Date of Award

Fall 2017

Document Type


Degree Name

Master of Science (MS)


Biological Sciences

Committee Director

Kent E. Carpenter

Committee Member

Daniel Barshis

Committee Member

Christopher E. Bird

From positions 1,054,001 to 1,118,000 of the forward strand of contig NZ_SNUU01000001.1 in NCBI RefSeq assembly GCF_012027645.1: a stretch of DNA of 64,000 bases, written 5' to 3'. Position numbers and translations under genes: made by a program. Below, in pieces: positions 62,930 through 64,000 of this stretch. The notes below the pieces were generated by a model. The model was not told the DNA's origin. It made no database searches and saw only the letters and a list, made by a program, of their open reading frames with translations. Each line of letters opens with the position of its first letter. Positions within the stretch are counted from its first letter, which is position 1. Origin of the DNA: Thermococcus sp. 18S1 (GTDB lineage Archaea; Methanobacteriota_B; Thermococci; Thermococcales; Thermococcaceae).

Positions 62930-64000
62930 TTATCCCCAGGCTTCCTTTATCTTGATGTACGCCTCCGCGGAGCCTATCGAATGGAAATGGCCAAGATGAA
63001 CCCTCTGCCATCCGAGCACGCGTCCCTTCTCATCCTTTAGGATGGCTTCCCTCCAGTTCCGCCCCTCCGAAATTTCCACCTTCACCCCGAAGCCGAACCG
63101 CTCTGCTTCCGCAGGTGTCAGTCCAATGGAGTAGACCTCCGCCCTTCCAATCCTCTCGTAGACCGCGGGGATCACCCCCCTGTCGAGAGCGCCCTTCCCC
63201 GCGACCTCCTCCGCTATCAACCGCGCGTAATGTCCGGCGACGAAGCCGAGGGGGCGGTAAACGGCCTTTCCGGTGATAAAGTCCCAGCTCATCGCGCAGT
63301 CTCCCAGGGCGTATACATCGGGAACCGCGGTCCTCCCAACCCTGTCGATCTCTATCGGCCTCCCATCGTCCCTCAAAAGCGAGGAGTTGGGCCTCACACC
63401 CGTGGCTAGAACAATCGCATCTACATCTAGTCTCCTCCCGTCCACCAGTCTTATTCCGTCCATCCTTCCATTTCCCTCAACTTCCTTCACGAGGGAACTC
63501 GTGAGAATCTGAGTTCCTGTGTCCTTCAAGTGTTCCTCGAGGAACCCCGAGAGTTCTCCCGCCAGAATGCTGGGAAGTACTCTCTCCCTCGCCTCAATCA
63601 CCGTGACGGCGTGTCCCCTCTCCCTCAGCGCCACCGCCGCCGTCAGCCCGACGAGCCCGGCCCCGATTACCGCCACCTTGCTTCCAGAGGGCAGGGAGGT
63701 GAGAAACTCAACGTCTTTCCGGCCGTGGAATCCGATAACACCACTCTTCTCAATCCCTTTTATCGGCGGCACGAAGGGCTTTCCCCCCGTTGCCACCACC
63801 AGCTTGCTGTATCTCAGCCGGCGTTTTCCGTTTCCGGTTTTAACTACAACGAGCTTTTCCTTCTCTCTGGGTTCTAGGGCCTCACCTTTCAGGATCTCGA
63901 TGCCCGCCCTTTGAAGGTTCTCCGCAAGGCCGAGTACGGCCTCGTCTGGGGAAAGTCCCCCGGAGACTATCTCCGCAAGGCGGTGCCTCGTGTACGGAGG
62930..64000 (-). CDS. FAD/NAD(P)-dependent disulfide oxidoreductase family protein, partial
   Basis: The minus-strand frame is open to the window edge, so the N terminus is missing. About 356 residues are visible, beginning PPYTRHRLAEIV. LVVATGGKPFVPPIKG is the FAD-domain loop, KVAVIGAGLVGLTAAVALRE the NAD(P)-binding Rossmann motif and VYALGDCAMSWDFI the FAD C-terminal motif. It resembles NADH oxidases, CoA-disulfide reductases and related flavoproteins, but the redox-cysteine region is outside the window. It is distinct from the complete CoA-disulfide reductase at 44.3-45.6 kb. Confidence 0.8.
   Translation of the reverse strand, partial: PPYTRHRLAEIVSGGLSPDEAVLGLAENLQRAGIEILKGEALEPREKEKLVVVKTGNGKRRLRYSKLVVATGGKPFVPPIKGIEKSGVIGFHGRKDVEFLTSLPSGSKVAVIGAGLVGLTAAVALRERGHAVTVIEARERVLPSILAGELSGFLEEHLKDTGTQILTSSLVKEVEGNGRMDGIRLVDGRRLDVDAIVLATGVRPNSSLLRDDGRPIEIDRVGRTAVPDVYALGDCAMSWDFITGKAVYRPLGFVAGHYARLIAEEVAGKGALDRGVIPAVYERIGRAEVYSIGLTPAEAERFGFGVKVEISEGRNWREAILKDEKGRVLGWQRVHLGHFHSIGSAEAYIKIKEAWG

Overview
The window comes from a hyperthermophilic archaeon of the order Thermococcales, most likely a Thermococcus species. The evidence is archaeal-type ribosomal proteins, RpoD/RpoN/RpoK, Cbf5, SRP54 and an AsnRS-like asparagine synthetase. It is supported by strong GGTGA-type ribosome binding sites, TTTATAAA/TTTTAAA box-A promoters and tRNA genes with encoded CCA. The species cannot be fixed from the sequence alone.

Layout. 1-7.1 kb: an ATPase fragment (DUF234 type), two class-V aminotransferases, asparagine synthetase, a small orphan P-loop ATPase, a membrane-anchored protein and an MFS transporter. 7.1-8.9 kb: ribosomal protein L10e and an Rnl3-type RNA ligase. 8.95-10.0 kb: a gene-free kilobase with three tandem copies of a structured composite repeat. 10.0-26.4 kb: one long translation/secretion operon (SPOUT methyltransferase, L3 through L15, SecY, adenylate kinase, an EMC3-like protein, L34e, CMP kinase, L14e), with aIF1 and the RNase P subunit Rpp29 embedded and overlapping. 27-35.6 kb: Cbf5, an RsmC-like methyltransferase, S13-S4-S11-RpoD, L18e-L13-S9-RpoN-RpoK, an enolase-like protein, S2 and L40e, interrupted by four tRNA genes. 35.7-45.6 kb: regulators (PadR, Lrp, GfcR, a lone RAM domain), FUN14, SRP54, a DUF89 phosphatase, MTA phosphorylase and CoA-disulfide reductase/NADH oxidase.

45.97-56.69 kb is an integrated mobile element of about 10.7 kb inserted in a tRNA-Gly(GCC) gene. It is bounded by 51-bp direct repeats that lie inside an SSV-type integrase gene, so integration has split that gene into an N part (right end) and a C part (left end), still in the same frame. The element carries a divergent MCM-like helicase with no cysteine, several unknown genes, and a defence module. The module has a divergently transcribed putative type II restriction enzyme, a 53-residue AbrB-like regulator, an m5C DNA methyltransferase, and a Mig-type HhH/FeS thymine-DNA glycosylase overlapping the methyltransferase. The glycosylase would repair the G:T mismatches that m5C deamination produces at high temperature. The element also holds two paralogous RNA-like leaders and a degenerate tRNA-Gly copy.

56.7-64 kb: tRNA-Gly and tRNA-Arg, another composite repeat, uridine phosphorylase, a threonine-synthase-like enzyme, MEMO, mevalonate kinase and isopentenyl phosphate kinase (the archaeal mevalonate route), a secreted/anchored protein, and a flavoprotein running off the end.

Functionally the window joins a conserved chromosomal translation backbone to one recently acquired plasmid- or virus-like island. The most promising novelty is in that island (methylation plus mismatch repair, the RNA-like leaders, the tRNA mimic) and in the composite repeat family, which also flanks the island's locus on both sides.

Southeast Asia includes the Coral Triangle, a marine biodiversity hotspot that supports important fishery resources experiencing varied threats. Patterns of speciation and population structure in the Coral Triangle have been examined to test hypotheses relating to the historical geologic processes that may have influenced this biodiversity phenomenon. This study investigates the genetic population structure of the Pink-ear Emperor Snapper, Lethrinus lentjan (Lacepède, 1802), across the Philippines and the South China Sea. The species is fished throughout the Coral Triangle by subsistence and commercial fishers and their landings have been in decline for several years, which could be indicative of depleted stocks. Six locations were sampled representing the northeastern, southeastern, central, and western Philippines, and central and southern Vietnam. This study used restriction-site associated DNA sequencing (RADSeq) to sample single nucleotide polymorphism markers from throughout the genome. Here, RADseq data is successfully used to detect structuring within the Philippines where a previous study of L. lentjan mitochondrial control region sequences did not. Genetic structure analyses revealed significant divergence along the boundaries of repeatedly isolated ocean basins, as observed in several Indo-Pacific species. Pleistocene vicariance is a suspected driving factor in lineage diversification for this species, supporting the hypothesis that the Coral Triangle is a center of origin. Before management or conservation strategies can be implemented, a stock assessment should be completed for L. lentjan, including research on its life history, ecosystem services, and metapopulation dynamics. This study also used STRUCTURE analysis to detect a strong Illumina sequencer lane effect, where the genotype of a fish is associated with the sequencer lane used to generate the data. To control and remove this lane effect, the data was parsed into two clusters, a new method for salvaging lane-affected data. It is recognized that RADSeq is prone to lane effects that can result in erroneous conclusions, and several strategies are outlined for identifying, mitigating, and avoiding them in future high-throughput RADSeq studies.


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